I am continuing my mental battle with the vice of smoking, but it's still completely unsuccessful. I have to quit this filthy and stupid occupation; it is noticeably ruining my health — the gift of God — and that is a sin.
The ever-memorable Elder Ambrose once heard an admission from one of his spiritual daughters:
"Batiushka! I smoke and this is tormenting me!"
"Well," the Elder answered her, "this isn't a great misfortune, if you can quit."
"That's just the problem," she said, "I can't quit!"
"Then it's a sin," said the Elder, "and you've got to repent of it and leave off doing it."
I also have to leave off, but how do I do it? I'm consoled by the words of our Elders, who promised me freedom from this sin "when the time is right."
The late patron of Optina Monastery and spiritual friend of its great Elders, Archbishop Gregory of Kaluga, could not stand this vice among the clergy, but he was condescending towards laymen who smoked, and even towards his seminarians, before they joined the clerical staff. He categorically demanded from candidates who were preparing for ordination that they cease from this filthy habit, and he did not ordain those who smoked.
Our friend Fr. Nektary, to whom I often complained about my weakness, informed me of this. "After all," he consoled me, "you, your honor, are a layman — what's to be expected from you? But here..."
And he related the following to me:
"In the days of Archbishop Gregory, a spirit-bearing and monk-loving man, the following incident happened. A seminarian from Kaluga, who had graduated at the head of his class, and who, because of his exceptional giftedness was personally known to the Archbishop, had to prepare himself for ordination to one of the better positions in the diocese. He appeared before the Archbishop for a blessing and to set a date for the ordination. The hierarch received him with extreme affection, conversed amiably with him and, having shown fatherly kindness towards him, dismissed him, assigning a date for the ordination. However, when dismissing the candidate, he did not fail to ask him, 'Well, then, brother, do you smoke, or not?'
"'No, your Eminence,' replied the candidate, 'I don't go in for that.'
"'Well, good,' the Archbishop exclaimed joyfully, 'see what a fine fellow I've got! Well then, prepare yourself, and may the Lord bless you!'
"According to custom, the candidate bowed to the feet of the Archbishop. His frock coat flew open, and from his breast pocket cigarettes began to fall out onto the floor, one after the other.
"The Archbishop flared up in indignation. 'Who made you lie to me?' he exclaimed with great anger. 'To whom have you lied? When have you lied? When preparing to serve God in holiness and in truth?... Get out of here! There is no position for you, nor will there be one!...'
"And with that he drove the liar out of his sight.... So, your honor," added Fr. Nektary, looking at me with his always laughing, kind and affectionate gaze, "why be dejected that it's not the smell of athonite incense that comes out of your mouth? To whom are you obliged?... And, you know what?" — he exclaimed, and his face lit up with a kind smile. "You won't believe it — I myself barely avoided joining the ranks of smokers. This was back in my childhood, when I still lived at home, together with my mama.... In the whole wide world there were only the two of us, Mama and me, and there was also a cat that lived with us.... We were of a low station, and because of this we were poor: who needed people like us? Well, then, once my mama wasn't keeping an eye on me and I went ahead and borrowed some tobacco from some of my rich peers. They had no shortage of tobacco and they willingly treated everyone who wanted it. They rolled themselves a cigarette, smoked and smoked, and then stuck it in my mouth — 'Here, have a smoke!' Well, following them, I myself began to smoke. The first time I tried it I became dizzy, but I liked it all the same. Cigarette butt after cigarette butt, and I already began to get used to this mischief. I began to beg and then to borrow on credit, hoping somehow to pay it back. But what was I going to pay it back with, when my own mother lived, as they say, from bread to kvass, and there wasn't always plenty of bread.... Then my mama began to notice the smell of tobacco coming from me....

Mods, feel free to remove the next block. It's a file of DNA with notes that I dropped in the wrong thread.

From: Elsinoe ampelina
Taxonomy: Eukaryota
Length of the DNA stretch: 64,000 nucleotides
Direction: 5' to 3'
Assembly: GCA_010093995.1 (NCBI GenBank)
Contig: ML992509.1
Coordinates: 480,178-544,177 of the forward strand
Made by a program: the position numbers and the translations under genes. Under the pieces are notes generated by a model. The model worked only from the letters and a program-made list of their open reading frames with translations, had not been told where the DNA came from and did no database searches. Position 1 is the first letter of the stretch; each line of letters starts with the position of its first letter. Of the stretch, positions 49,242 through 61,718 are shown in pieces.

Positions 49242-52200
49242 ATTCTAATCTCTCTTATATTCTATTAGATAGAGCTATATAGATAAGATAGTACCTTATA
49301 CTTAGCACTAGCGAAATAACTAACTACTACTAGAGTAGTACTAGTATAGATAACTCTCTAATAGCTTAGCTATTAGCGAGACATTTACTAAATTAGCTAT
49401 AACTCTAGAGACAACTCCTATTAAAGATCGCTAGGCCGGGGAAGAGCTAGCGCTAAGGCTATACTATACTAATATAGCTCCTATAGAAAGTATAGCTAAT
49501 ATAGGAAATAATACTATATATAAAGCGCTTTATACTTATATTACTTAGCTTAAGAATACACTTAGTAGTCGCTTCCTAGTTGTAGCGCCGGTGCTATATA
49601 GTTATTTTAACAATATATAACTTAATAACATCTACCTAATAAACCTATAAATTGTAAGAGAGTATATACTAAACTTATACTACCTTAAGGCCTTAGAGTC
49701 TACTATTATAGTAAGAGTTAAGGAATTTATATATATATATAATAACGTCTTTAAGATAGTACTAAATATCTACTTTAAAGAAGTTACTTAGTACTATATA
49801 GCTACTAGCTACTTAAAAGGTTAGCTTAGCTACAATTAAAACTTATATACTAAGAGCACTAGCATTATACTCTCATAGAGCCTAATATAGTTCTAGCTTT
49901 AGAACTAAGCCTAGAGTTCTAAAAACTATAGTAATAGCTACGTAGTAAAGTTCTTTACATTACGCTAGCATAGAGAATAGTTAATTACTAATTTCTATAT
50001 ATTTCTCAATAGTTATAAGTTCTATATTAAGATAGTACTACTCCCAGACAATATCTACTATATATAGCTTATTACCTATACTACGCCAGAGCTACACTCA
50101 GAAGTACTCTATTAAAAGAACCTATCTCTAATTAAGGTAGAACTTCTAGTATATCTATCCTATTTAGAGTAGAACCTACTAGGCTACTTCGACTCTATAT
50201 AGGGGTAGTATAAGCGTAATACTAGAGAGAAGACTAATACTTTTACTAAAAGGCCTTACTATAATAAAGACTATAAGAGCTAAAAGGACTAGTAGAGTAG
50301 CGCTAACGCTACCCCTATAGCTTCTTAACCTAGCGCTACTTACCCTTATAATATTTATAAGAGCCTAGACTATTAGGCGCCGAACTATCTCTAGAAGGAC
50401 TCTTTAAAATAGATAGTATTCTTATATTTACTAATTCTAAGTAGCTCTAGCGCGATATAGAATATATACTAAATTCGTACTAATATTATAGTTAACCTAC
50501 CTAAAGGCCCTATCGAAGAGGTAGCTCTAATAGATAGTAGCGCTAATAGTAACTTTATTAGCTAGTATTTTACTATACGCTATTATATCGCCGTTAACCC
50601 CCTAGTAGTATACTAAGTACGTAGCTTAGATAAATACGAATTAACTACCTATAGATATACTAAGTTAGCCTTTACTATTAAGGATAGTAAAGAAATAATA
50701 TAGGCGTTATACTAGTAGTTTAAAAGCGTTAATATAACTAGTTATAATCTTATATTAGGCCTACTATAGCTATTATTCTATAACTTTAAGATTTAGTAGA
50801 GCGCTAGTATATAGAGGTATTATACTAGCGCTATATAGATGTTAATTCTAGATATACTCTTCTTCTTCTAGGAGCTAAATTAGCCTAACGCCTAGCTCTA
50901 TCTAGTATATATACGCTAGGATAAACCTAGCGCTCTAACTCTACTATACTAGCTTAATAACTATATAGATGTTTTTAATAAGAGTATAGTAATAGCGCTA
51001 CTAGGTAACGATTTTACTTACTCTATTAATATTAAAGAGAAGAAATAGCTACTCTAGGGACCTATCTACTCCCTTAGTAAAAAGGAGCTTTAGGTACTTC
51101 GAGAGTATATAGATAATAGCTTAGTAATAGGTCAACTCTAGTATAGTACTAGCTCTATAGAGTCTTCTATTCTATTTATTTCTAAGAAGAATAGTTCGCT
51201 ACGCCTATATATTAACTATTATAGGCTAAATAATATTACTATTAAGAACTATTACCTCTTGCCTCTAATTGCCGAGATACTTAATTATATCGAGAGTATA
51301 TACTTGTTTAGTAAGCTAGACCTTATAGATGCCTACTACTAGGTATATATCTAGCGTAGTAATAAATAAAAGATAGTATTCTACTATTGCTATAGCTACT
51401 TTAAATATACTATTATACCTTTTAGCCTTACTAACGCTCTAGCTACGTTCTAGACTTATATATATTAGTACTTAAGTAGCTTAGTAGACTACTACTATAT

"'What's this, Kolya (my name in the world was Nicholas) — you haven't begun to smoke, have you?'
"'What do you mean, Mommy,' I would say, 'I hardly think so!'
"And I would quickly move aside, as if I were doing something. It went that way once, then another time, and then I got caught. Once I had barely managed to inhale some borrowed tobacco on the sly, when suddenly, there was Mama.
"'Were you just smoking?' she asked.
"Again I said, 'No, Mama.'
"But where did I get 'no' from? I reeked of tobacco from way off. Mama didn't say a word to me then, but she gazed at me with such a sorrowful look that you could say that my whole soul was overturned within me. She went away from me somewhere to do the housework, and I hid in a secluded corner and began to weep inconsolably, that I had grieved Mama. And not only had I grieved her, I had deceived her and lied on top of that. I can't express how painful this was for me! The day passed, night came, and my mind sought for sleep. I lay in my bed and whimpered, lay and whimpered.... Mama heard it.
"'What is it, Kolya — you're not crying, are you?'
"'Why aren't you sleeping?'
"And with these words, Mama got up, lit the lamp and came over to me. My face was all wet with tears and my pillow was soaked....
"And what happened between us then!... We both had a good cry and were reconciled. Having a good cry with one so dear, how nicely we were reconciled!
"And thus ended my mischief with smoking."
Elder Nektary of Optina